The Red Colnago, a goal realised.

I once knew a guy who always dreamed of owning a red Colnago. For non cyclists with more of an interest in cars just replace Colnago with Ferrari and you will get the idea. His dream took a long while to come true but eventually he managed to make it a reality. Along the way a number of things happened, some of which provide a few clues as to how he made his dream a reality.

Giuessepe Sarroni : As a life long Kelly fan this guy travelled with his parents to Goodwood to watch the World Championships back in 1982. Kelly finished third behind Giueseppe Sarroni. The bike Sarroni rode to victory on that day and many others was a Red Colnago. A spark of desire was ignited, and a goal was set. One day he would own a red Colnago.

Winning Magazine : Before Pro Cycling or Cycle Sport the best magazine available to any cycling fan was Winning Magazine. A full page advert featuring a red Colnago was cut carefully from the Magazine and blue-tacked to a bedroom wall. Each morning when he awoke the first thing to come into view was a red Colnago and the last thing he saw before turning out the lights at night was a red Colnago. Each day, time was spent thinking about his goal.

Racing : The season came around and amazingly every race he ventured to he would come across someone riding a Colnago. He would always mooch over for a look. Lift the bikes, feel the weight and take in every last detail of design, especially the clover leafed lugs.

There were many other brands of bikes there each Sunday, but all he would see were the Colnagos. His brain was filtering out everything else that was not directing him towards his goal. Everyone has hundreds of thousands of bits of information coming at them every day. Filtering happens automatically or we would become overwhelmed. Having a set goal helps to direct that filtering towards what we are aiming for.

The Job : One Saturday morning, whilst out training with his local club, an older rider asked what his plans were for the summer. The reply given was a plan to train hard and win enough races to save enough for a new bike, a red Colnago. The older rider remarked that his brother owned the local supermarket and was usually looking for summertime staff. He would put in a word and see if there were any vacancies. Sure enough there was an opening and an entire summer was spent working every hour possible in the Supermarket. He was always the first to volunteer for overtime or to come in early on a Saturday morning. By the end of the summer enough money had been saved to buy a Red Colnago. By sharing his dream with his training partner he was helped along the way. People like to help others. By working harder than everyone else, when given the opportunity, he made it a reality.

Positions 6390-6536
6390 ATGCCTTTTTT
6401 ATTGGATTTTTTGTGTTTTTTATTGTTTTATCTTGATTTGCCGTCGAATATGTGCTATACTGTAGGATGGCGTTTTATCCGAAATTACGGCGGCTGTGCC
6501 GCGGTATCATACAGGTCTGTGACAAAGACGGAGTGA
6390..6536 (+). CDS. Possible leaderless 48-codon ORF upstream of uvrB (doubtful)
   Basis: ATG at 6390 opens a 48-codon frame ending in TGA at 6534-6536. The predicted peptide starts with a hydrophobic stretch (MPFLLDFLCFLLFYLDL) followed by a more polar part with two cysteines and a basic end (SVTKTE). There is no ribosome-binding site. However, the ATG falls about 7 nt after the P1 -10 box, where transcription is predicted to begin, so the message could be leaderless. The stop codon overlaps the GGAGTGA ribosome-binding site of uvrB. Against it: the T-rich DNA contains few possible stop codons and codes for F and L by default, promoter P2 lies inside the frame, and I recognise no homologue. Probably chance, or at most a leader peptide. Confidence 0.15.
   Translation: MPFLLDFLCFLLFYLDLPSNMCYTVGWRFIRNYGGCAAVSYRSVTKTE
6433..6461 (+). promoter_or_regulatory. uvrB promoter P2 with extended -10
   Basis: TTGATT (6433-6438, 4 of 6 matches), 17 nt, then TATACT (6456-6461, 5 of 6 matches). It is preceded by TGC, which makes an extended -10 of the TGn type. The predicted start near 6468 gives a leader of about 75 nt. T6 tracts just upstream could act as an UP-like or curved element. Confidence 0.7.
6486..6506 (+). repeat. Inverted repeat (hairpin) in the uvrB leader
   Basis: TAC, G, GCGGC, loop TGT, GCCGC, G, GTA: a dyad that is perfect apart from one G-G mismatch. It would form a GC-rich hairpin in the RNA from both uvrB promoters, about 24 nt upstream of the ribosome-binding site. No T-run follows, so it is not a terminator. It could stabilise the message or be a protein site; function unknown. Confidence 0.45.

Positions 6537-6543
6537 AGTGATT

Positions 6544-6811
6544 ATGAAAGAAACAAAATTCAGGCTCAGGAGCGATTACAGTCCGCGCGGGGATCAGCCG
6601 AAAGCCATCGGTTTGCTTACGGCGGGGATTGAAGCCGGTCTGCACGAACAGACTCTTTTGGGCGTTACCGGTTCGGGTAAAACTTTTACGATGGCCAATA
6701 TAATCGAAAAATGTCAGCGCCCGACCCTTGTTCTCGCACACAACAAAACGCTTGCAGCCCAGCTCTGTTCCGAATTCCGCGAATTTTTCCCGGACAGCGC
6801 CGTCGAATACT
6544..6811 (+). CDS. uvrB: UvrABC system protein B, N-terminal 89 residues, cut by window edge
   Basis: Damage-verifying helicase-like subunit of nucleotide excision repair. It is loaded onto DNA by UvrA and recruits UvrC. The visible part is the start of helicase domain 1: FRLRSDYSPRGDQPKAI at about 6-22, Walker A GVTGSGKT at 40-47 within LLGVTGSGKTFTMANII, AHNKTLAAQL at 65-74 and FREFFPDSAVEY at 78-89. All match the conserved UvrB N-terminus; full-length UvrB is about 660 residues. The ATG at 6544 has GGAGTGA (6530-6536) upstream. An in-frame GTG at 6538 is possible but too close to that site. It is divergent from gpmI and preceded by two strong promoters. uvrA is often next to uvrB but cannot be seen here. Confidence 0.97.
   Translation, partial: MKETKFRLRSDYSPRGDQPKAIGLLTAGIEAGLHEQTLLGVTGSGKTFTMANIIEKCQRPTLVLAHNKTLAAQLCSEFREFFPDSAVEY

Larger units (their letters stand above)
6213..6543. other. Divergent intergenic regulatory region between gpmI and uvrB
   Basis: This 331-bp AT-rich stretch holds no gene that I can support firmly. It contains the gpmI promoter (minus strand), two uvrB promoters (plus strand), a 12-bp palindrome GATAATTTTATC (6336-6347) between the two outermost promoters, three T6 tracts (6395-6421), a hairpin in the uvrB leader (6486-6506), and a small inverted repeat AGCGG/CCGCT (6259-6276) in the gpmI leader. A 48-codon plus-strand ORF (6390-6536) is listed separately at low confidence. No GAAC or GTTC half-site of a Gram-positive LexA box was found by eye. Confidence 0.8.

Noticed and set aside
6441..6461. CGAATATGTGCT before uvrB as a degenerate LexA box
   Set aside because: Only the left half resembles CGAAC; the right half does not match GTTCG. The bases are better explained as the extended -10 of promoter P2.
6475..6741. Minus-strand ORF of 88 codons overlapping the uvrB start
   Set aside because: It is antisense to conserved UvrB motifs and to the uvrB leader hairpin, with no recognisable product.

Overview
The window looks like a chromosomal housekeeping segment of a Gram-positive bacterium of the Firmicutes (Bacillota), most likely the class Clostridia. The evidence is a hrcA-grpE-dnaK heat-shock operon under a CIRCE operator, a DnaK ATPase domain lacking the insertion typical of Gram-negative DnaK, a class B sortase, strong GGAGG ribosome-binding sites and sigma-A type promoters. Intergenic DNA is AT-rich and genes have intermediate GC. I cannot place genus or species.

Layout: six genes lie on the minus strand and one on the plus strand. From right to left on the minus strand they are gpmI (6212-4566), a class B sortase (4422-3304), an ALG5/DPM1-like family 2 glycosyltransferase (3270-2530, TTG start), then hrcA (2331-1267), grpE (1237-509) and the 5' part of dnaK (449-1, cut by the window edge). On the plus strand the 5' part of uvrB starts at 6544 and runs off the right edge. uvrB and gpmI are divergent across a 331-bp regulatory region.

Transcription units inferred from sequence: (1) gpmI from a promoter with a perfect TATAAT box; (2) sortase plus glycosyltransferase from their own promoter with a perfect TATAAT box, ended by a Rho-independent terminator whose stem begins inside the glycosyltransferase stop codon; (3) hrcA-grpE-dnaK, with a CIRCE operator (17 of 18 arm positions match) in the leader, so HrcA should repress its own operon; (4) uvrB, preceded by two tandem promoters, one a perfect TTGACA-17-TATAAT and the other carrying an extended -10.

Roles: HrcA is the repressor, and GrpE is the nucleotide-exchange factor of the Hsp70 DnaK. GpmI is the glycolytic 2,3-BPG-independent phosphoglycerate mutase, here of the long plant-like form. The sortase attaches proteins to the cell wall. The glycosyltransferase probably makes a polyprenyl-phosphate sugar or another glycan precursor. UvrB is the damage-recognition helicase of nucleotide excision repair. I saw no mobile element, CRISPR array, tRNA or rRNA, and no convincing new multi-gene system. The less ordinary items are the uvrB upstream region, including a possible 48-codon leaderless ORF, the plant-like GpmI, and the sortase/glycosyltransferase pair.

Not having met for a number of years I recently bumped into this guy and over a coffee we reminisced about the Red Colnago. We laughed, but then he looked at me seriously and said ‘ remember I had that picture from Winning Magazine over my bed for 2 years before I got the bike, well see my car over there ( I looked across the street at a 2014 German automobile that would leave little change out of €150k ) I’ve had a picture of that on my bathroom mirror for the past 4 years !

 

He never forgot the lesson learned from the Red Colnago.

He still sets goals. (He told me that he now carries them around with him, broken down into 1 year, 3 year and 10 year goals)

Every goal he sets is for something that he really wants, so he has a strong desire to achieve every one of them.

Because he has achieved past goals, he has a strong sense of self belief that he can achieve any goal he sets for himself.

He works incredibly hard at everything he does.

He enjoys everything he does. He says that he would still do his job for free if he won the lotto.

An interesting thing that he mentioned was from some University study over thirty years.

90% of students set no goals and got along grand but didn’t stand out in any way.

10% set goals and earned on average 9 times more than the other 90%

1% wrote their goals down and earned 12 times more than the other 9% who had goals.

 

This holds true for cyclists too, just look at Greg LeMond who when he was 16 did an exercise in school where the whole class wrote down their goals. His were :

1. Place well for experience in the 1978 junior world championships.
2. Win the 1979 junior world championship. – He Won
3. Win the 1980 Olympic road race in Moscow. – He was selected for the USA National team at just 18, but they boycotted the games
4. Win the world professional championships by the age of twenty-two or twenty-three. – He Won aged 22
5. Win a first Tour de France by the age of twenty-four or twenty-five. – He won aged 24

https://www.youtube.com/watch?v=RycVesoXHGc

Barry

www.thecyclingblog.com

 

 

 

 

 

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